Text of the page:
Around 1 in 5 Australians will experience the symptoms of irritable bowel syndrome (IBS) at some point in their life. Those who are unfortunately enough to have suffered the symptoms know just how uncomfortable and irritating they can be.

What is IBS?

IBS, sometimes termed ‘spastic colon’ or ‘irritable colon’, is a condition affecting how the bowels function. The symptoms of IBS can be embarrassing and inconvenient, however don’t cause any permanent damage to the bowel.

While the exact cause of IBS is unknown it can be triggered by infection, stress, food intolerance or certain medication. It’s more common in women than men and typically develops in late teens or early twenties.

Symptoms of IBS

The most prominent symptom of IBS include abdominal pain and change in individual bowel habits. However, symptoms can also include:

  • Reoccurring diarrhoea or constipation
  • Bloating
  • Pain or discomfort relieved by passing wind or going to the bathroom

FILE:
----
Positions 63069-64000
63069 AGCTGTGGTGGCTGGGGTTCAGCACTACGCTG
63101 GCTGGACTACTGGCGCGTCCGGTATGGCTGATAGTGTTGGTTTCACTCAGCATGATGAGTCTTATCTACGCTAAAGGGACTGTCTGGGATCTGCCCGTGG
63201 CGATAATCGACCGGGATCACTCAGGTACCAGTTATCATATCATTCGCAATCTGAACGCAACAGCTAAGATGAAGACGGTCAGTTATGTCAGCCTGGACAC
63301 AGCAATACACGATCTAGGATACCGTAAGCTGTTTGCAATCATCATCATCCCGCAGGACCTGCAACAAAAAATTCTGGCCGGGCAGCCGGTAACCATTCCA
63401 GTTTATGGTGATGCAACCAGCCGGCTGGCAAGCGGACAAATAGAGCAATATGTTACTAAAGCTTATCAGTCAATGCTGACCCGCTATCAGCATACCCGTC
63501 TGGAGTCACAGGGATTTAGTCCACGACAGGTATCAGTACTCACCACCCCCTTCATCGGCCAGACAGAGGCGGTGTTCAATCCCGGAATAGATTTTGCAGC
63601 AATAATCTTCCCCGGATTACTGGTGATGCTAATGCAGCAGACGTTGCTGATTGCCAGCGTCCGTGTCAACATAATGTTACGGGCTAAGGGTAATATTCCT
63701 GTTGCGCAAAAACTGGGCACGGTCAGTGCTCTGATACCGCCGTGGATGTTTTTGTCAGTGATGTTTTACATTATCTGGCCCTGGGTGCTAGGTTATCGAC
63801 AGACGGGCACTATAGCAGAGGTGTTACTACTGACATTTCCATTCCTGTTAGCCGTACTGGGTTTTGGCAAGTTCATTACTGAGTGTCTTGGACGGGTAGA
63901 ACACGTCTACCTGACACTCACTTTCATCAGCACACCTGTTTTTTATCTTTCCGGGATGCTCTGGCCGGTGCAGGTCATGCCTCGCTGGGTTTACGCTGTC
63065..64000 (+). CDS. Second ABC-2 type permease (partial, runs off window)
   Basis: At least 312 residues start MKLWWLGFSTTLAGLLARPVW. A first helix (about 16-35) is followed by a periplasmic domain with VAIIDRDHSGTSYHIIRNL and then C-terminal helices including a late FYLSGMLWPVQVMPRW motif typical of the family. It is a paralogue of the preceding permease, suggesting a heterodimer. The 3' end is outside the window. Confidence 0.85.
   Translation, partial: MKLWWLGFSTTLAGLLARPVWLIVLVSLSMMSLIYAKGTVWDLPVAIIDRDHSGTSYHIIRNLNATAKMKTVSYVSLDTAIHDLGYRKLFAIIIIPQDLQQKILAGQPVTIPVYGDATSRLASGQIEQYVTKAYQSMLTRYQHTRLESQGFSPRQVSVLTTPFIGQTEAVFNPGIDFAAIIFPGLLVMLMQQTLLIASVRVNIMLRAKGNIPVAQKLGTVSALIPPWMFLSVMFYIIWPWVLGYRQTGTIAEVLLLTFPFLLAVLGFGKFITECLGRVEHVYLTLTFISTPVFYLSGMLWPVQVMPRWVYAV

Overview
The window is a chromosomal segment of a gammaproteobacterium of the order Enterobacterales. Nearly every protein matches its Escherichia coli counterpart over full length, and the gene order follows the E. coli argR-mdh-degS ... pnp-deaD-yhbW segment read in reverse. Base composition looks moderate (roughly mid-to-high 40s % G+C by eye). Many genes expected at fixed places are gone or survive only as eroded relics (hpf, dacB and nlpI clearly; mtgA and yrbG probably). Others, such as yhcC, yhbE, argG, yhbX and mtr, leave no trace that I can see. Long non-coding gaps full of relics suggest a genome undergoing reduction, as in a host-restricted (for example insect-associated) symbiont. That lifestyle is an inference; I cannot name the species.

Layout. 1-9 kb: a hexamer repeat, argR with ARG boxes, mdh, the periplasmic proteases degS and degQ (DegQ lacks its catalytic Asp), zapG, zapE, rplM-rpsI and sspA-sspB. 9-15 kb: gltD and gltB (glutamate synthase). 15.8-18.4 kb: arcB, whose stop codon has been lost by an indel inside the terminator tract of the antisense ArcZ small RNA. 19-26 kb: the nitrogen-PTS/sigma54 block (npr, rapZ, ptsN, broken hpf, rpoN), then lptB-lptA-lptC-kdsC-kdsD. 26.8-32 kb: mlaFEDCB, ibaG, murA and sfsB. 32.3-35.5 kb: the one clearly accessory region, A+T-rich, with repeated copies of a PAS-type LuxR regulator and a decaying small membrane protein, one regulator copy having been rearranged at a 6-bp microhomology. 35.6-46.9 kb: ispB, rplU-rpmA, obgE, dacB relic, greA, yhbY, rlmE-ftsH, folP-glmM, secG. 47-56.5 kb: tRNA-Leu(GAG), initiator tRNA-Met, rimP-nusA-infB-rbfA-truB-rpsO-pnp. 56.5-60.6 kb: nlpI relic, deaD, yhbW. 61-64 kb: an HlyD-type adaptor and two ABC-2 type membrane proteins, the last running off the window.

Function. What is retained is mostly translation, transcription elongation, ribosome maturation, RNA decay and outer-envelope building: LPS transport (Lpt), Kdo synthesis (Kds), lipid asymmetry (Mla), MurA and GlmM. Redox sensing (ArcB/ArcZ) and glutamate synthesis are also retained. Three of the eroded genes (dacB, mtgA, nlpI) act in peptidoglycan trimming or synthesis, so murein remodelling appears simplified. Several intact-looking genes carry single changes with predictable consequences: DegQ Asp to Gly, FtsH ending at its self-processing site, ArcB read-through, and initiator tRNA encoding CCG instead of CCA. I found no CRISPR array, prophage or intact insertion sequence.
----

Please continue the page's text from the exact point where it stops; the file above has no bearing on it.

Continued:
• Mucus in the stool
  • Nausea

Treating IBS

IBS cannot be cured, but symptoms may be managed through lifestyle changes, such as:

  • Changing your lifestyle and diet.
  • Review any medication which may be aggravating your symptoms.
  • Maintaining a healthy diet.
  • Increasing your dietary fibre intake.
  • Managing stress if it seems to trigger symptoms.

For temporary relief of symptoms some may choose to take painkillers, anti-diarrhoeal medicines or antispasmodics.

IBS Diet

One of the easiest and most popular ways to reduce the occurrence of IBS symptoms is through dietary changes. While there is no ‘one size fits all’ IBS diet, avoiding certain foods may help. Some foods to try avoiding:

  • Alcohol
  • Caffeine
  • Spicy foods
  • Foods high in fat

Try keeping a food diary for a few weeks to see if there are any foods that trigger your symptoms. If you identify certain triggers, discuss these with your doctor or a dietitian before modifying your diet.

Australian researchers have developed the FODMAP diet to help control IBS symptoms. It involves restricting the intake of certain carbohydrates, more information can be found on the Monash University website.